• Add a rescan button to branch merge proposals for failed branch or repository scans
  • Land parts of the work required for Git HTTPS push tokens, though this is not yet complete (#1824399)
  • Refactor code import authorisation to be clearer and safer
  • Set line-height on <pre> elements in Bazaar file views
  • Work in progress to redeploy Launchpad’s Git backend on more scalable infrastructure

Infrastructure

  • Upgrade to PostgreSQL 10
  • Fix make-lp-user, broken by the fix for #1576142
  • Use our own GPG key retrieval implementation when verifying signatures rather than relying on auto-key-retrieve
  • Give urlfetch a default timeout, fixing a regression in process-mail (#1820552)
  • Make test suite pass on Ubuntu 18.04
  • Retry webhook deliveries that respond with 4xx for an hour rather than a day
  • Merge up to a current version of Storm
  • Upgrade to Celery 4.1.1
  • Move development sites from .dev to .test
  • Upgrade to Twisted 19.2.1
  • Upgrade to requests 2.22.0
  • Use defusedxml to parse untrusted XML
  • Improve caching of several delegated authorization checks (#1834625)

Registry

  • Fix redaction in pillar listings of projects for which the user only has LimitedView (#1650430)
  • Tighten up the permitted pattern for newly-chosen usernames

Snappy

  • Landed parts of the work required to support private snap builds, though this is not yet complete (#1639975)
  • Generalise snap channel handling slightly, allowing channel selection for core16 and core18
  • Add build-aux/snap/snapcraft.yaml to the list of possible snapcraft.yaml paths (#1805219)
  • Add build-request-id and build-request-timestamp to SNAPCRAFT_IMAGE_INFO
  • Allow selecting source snap channels when requesting manual snap builds (#1791265)
  • Push build start timestamps to the store, and use release intents so that builds are more reliably released to channels in the proper sequence (#1684529)
  • Try to manually resolve symlinks in remote Git repositories when fetching snapcraft.yaml (#1797366)
  • Consistently commit transactions in SnapStoreUploadJob (#1833424)
  • Use build request jobs for all snap build requests in the web UI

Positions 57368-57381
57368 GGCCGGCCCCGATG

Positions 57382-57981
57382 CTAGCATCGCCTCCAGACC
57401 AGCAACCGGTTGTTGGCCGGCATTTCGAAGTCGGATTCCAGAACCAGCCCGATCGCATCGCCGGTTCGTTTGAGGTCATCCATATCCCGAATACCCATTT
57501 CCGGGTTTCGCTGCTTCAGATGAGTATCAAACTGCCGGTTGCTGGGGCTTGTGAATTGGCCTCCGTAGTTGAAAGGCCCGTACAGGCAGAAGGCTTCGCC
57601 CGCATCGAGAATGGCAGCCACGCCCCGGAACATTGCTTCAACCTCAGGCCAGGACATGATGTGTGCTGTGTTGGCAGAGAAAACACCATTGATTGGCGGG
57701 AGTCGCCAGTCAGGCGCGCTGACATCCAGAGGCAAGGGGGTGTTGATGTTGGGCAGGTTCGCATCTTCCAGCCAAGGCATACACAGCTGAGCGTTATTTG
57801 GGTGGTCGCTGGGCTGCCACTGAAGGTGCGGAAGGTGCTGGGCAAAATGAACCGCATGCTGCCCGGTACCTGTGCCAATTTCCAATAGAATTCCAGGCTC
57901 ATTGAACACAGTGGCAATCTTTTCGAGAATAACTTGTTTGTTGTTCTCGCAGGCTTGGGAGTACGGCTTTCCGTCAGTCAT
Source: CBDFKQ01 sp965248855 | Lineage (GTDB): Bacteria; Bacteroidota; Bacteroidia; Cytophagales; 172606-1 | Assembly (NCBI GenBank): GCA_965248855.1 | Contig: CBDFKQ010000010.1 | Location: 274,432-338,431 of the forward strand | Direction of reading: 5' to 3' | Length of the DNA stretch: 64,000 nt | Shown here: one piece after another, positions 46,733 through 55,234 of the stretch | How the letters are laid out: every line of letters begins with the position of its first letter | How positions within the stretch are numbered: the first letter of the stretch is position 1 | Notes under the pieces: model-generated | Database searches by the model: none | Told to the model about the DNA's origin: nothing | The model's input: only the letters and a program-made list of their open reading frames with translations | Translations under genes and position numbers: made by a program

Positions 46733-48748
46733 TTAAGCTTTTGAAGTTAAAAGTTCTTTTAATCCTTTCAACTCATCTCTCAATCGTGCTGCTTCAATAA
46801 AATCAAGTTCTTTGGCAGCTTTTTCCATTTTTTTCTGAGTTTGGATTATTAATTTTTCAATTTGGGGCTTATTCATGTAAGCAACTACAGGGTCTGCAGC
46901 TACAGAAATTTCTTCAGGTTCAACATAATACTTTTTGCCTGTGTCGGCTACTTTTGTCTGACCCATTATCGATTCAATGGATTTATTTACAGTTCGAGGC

• Honour “base: bare” and “build-base” when requesting snap builds (#1819196)

Soyuz (package management)

  • Add command-not-found metadata in the archive to the Release file
  • Check the .deb format using dpkg-deb rather than ar
  • Add s390x Secure Initial Program Load signing support (#1829749)
  • Add u-boot Flat Image Tree signing support (#1831942)
  • Use timeout(1) to limit debdiff rather than using alarm(3) ourselves
  • Allow configuring the binary file retention period of a LiveFS (#1832477)
  • Import source packages from Debian bullseye
on August 06, 2019 06:16 PM

Enhancing our ZFS support on Ubuntu 19.10 - an introduction

Ubuntu has supported ZFS as an option for some time. We started with a file-based ZFS pool on Ubuntu 15.10, then delivered it as a FS container in 16.04, and recommended it for the fastest and most reliable container experience on LXD.

We have also created some dedicated tutorials for users who want to become more familiar with ZFS concepts, like on basic layouts and taking snapshots.

To do all this, we are using the excellent ZFS On Linux implementation which has a vibrant and active upstream community. This is built as a kernel module and therefore, no DKMS is involved.

Three years ago we spent time looking at the licensing which applies to the Linux kernel and to ZFS. Our conclusions are that we are acting within the rights granted and in compliance with the terms on both licenses.

By working towards adding support for ZFS as the root file system we will bring the benefits of ZFS to Ubuntu users through an easy to use interface and automated operations, abstracting some of the complexity while still allowing flexibility for power users.

ZFS & Ubuntu 19.10

We announced 6 months ago that support for deploying Ubuntu root on ZFS with MAAS was available as an experimental feature.

So, what’s new for Ubuntu 19.10 (Eoan Ermine)? As has already been reported, spotted in our weekly team report on Ubuntu discourse, we are going to enhance ZFS on root support in the coming cycles. Ubuntu 19.10 is a first round towards that goal.